Auk’s Top Cited, #10: The Socioecology of Monk Parrots

FIGURE 1. Monk Parakeet flocks (A) in flight and (B) perched. Photo credit: Steve Baldwin

Over the next few months we are going to be highlighting the most cited papers from our journals in 2014 and 2015, counting down from number ten to number one. We begin this week with The Auk‘s tenth most cited paper from 2014-15: The socioecology of Monk Parakeets: Insights into parrot social complexity, by E.A. Hobson, M.L. Avery, and T.F. Wright.

Hobson, Avery, and Wright observed both captive Monk Parakeet flocks and wild flocks in Argentina in order to quantify the basic aspects of their social structure and associations, the first detailed account of social structure in any parrot species. They found that pairs were the basic social unit, though these were not always heterosexual breeding pairs, and that fission and fusion of subgroups within flocks was common. Monk Parakeets showed clear dominance hierarchies within flocks and did not share foraging information with each other.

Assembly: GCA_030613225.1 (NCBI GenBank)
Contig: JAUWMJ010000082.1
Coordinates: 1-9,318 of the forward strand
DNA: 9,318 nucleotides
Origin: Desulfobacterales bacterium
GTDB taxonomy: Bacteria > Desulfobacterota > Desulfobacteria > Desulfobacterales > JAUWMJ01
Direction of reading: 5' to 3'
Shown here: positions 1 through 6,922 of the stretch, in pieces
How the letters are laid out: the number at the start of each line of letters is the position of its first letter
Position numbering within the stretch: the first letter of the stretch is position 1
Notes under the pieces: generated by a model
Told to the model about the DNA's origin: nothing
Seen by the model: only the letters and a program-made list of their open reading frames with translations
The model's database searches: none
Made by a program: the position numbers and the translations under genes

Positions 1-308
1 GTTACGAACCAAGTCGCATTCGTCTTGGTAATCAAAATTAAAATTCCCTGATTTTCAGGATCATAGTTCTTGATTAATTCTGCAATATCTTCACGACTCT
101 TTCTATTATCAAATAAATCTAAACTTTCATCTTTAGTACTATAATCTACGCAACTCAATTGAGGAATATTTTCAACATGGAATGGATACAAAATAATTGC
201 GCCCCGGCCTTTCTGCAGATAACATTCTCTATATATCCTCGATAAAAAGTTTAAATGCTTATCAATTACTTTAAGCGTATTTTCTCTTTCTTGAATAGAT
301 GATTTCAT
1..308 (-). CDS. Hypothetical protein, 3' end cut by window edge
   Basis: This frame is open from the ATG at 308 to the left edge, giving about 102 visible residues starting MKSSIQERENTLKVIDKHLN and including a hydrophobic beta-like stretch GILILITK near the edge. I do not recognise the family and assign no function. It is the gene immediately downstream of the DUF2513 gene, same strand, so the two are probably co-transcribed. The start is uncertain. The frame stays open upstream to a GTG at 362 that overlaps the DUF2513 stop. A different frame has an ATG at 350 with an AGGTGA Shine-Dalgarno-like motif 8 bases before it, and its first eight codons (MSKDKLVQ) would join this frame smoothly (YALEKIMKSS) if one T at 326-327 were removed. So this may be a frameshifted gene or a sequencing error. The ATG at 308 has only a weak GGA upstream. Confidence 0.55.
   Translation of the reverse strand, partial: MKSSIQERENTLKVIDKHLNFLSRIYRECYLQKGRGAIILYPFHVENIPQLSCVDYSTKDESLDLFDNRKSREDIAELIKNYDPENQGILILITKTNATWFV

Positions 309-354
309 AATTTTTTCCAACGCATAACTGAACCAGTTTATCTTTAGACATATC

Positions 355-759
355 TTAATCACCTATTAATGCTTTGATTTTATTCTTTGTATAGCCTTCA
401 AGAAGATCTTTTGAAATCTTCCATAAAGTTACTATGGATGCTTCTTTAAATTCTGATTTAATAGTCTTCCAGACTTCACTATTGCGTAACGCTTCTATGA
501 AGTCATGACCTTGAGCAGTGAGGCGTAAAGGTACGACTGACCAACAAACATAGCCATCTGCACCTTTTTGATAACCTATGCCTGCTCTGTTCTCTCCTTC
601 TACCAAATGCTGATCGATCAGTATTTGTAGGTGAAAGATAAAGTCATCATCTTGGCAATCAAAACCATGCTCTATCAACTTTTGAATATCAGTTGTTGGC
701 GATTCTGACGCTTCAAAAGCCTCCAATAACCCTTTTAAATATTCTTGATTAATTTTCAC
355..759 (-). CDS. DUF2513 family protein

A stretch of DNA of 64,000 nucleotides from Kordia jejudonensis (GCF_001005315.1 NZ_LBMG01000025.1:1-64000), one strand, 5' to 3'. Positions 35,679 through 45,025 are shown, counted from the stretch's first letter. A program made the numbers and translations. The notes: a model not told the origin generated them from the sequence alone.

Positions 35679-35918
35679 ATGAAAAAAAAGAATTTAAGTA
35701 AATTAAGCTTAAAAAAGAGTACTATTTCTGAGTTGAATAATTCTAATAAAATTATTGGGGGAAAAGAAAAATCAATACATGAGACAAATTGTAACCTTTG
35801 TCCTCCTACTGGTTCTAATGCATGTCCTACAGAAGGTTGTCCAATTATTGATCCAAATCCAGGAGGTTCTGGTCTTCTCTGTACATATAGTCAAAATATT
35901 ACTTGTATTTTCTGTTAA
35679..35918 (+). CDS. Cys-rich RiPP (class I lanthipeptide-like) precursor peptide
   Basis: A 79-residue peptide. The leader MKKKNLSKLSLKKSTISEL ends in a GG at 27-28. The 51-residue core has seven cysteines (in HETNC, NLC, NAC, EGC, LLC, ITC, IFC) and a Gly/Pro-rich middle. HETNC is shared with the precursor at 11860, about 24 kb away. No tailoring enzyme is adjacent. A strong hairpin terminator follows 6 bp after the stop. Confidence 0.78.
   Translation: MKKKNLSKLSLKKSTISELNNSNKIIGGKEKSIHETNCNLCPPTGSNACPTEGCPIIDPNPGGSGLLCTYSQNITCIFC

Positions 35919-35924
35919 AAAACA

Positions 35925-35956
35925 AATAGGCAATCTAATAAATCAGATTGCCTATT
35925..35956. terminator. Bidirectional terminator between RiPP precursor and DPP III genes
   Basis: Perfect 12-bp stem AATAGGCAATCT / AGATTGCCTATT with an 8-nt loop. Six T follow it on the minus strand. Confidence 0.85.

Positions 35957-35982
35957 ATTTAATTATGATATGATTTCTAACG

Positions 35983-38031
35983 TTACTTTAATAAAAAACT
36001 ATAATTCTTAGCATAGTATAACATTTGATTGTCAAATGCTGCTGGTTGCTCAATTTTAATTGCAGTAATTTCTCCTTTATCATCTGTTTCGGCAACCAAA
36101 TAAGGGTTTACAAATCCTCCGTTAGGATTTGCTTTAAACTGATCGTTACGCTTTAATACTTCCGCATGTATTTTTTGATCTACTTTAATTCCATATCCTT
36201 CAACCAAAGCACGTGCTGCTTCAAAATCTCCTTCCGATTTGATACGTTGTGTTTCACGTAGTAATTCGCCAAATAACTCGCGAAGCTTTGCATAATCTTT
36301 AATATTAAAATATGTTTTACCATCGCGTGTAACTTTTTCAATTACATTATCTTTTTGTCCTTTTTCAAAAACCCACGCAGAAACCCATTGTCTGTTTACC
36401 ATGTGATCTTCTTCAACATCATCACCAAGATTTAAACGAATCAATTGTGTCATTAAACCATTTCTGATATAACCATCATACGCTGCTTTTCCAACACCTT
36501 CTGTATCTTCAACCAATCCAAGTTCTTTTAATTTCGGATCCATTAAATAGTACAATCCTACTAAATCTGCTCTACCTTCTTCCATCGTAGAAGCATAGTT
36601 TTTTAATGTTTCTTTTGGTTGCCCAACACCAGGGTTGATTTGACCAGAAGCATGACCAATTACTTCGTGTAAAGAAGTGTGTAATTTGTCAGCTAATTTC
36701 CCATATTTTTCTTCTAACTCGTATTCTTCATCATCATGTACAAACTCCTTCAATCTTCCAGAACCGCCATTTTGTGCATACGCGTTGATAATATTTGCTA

This evaluation of Monk Parakeet socioecology provides methods that can be used to quantitatively understand social structure in other parrots and other social species in general. Some aspects of Monk Parakeet social behavior uncovered by this study are similar to that of corvids, and the authors suggest that the similarities between parrots and other socially complex groups such as corvids and primates make parrots a taxon of potentially great value in the broader study of the costs, benefits, and drivers in the evolution of social complexity.

Read the full paper at